Growth Mindset

Yesterday I tossed something important in as a one-liner. Let’s unpack the concept a bit and apply it to gaming.

“Growth mindset” is the idea that your abilities are not fixed. Failure is not final, just an early step in learning. It is the difference between “I can’t do that” and “I can’t do that yet.” A fixed mindset leads to conservatively sticking with what you’re good at, because “what you’re good at” is fixed. A growth mindset embraces neuroplasticity.

Most games inherently encourage growth mindset. If you fail, you try again. You get better, face greater challenges, and save the world. At its best, gaming is a system of productive optimism.

Some gaming communities are toxic. They talk about “bad players” instead of people who are still learning. People are good or bad, in a way that reminds me of the Spanish distinction between “ser” and “estar.” Some games and communities make it hard to start and implicitly drive away new players. Some games are structured with painful learning curves that punish failure or create long-term costs for common learning mistakes.

Or am I exhibiting a fixed mindset to say the communities are toxic? Are they just not good communities yet? Riot has gone to great effort to reduce LoL community toxicity. Some games and forums seem to be moving as fast as they can in the other direction.

: Zubon

2 thoughts on “Growth Mindset”

  1. I think this relates again to the concepts of self-worth and perception. Some games have crazy skill curves, some are more linear. Some have low skill caps, dome don’t (often around the idea of chance). So have skill floors and some don’t.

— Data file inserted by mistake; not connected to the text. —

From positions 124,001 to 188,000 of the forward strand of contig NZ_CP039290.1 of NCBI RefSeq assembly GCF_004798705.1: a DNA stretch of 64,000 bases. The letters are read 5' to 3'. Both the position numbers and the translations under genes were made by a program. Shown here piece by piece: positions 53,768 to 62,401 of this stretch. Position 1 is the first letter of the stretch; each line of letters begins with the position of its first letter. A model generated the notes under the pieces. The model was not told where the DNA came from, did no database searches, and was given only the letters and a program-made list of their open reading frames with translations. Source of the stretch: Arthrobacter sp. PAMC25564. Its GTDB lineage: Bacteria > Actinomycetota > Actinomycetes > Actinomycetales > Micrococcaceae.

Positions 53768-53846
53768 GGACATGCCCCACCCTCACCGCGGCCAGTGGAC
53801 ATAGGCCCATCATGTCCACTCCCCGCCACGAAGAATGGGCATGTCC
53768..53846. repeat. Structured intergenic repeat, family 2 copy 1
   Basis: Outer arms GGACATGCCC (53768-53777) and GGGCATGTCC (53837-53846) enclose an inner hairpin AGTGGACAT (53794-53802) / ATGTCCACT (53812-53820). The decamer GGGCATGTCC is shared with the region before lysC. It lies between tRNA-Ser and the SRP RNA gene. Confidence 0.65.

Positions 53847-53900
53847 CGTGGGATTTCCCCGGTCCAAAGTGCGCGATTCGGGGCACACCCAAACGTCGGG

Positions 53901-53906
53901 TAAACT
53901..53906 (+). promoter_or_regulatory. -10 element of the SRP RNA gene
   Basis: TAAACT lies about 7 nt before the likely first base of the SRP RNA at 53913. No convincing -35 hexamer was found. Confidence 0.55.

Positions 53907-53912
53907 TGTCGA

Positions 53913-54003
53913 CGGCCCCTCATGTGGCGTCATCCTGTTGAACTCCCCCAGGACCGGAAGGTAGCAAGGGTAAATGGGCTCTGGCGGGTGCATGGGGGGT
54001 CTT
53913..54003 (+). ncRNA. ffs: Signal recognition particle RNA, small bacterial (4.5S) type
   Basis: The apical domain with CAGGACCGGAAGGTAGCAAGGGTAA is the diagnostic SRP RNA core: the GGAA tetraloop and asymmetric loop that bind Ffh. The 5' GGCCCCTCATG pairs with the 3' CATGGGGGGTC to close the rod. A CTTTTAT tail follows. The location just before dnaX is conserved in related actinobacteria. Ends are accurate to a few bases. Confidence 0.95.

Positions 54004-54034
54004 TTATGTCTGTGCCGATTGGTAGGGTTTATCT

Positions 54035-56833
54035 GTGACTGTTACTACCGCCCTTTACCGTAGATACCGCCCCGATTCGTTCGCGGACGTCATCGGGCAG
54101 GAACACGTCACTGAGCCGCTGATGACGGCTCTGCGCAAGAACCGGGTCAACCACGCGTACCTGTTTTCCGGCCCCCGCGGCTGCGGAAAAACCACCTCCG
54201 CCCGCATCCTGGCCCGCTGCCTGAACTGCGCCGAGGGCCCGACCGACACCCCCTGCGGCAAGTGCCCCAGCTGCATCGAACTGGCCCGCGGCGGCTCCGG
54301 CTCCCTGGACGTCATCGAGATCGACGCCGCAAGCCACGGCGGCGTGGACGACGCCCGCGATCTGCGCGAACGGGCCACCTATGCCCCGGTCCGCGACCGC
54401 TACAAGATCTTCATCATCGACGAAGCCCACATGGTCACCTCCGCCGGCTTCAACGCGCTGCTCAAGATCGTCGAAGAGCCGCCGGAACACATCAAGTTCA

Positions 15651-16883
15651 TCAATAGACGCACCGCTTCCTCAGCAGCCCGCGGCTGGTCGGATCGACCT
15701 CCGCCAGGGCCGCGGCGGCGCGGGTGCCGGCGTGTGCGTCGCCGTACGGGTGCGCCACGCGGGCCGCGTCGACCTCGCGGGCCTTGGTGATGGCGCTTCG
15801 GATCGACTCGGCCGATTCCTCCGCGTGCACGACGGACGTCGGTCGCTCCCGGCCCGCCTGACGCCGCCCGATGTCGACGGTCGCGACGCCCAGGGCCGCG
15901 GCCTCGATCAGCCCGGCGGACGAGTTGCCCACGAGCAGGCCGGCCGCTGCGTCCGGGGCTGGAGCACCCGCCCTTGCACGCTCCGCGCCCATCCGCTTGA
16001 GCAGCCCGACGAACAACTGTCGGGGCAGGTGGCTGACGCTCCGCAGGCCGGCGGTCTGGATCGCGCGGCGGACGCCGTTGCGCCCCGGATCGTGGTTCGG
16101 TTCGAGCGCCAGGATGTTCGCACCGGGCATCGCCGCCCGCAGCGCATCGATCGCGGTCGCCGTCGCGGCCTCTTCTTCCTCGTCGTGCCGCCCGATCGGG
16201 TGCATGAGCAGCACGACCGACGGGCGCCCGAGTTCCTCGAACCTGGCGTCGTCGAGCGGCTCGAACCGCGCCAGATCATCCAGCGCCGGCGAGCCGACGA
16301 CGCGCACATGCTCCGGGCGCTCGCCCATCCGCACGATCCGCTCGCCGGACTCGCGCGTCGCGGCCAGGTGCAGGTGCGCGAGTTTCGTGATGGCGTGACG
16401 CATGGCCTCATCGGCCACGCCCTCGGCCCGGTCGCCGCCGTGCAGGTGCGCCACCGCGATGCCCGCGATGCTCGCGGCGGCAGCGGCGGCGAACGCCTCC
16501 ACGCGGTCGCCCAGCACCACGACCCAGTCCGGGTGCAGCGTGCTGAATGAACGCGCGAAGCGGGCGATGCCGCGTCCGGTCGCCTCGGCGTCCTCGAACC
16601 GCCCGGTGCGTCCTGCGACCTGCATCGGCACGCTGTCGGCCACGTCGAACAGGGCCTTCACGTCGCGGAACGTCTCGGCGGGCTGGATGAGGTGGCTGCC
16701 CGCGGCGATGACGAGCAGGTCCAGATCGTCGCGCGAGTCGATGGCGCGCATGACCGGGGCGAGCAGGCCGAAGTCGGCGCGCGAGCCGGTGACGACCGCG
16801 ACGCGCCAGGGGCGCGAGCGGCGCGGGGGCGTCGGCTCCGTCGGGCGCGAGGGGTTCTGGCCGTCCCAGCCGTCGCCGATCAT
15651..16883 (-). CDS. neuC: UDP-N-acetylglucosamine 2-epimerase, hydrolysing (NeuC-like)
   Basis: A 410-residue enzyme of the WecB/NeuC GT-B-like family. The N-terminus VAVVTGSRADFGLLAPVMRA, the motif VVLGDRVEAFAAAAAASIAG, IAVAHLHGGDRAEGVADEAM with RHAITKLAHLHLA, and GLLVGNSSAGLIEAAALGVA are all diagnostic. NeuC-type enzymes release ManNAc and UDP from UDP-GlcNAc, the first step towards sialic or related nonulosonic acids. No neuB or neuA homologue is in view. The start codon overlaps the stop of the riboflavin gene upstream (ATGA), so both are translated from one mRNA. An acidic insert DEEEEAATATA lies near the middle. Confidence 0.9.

Where those items are and where people perceive them to be, is a problem. Where people find comfort is a problem. People who love high skill don’t work so well with those who like chance.

    Some may view the effort to increase their skill, compared to the time required and potential benefits as not worth it.

    If my goal is to see content in WoW I need very little skill to run LFR or dungeons. If I just want a couple quick games of LoL and care little for the outcome (as I think it’s random due to the matchmaking), why bother learning something new? I’ll get better and meet even more toxic people.

    The mindset of wanting to learn is offset by the time required to gain something and the perceived value of that something. It’s a core tenet of sports coaching. Finding the motivation.

  2. I think that the good/bad perception depends on how often you expect to see that player around. If it’s only once and you probably won’t remember their name anyway, then the only thing you know about them is whether they made your experience in that group worse (sadly people wont’ normally notice if they made it better).

    What you call the growth perspective depends heavily on interacting with someone at different points in the learning curve and remembering them well enough to notice differences. You’ll see it more in guilds I bet, when new recruits get ‘trained up’.

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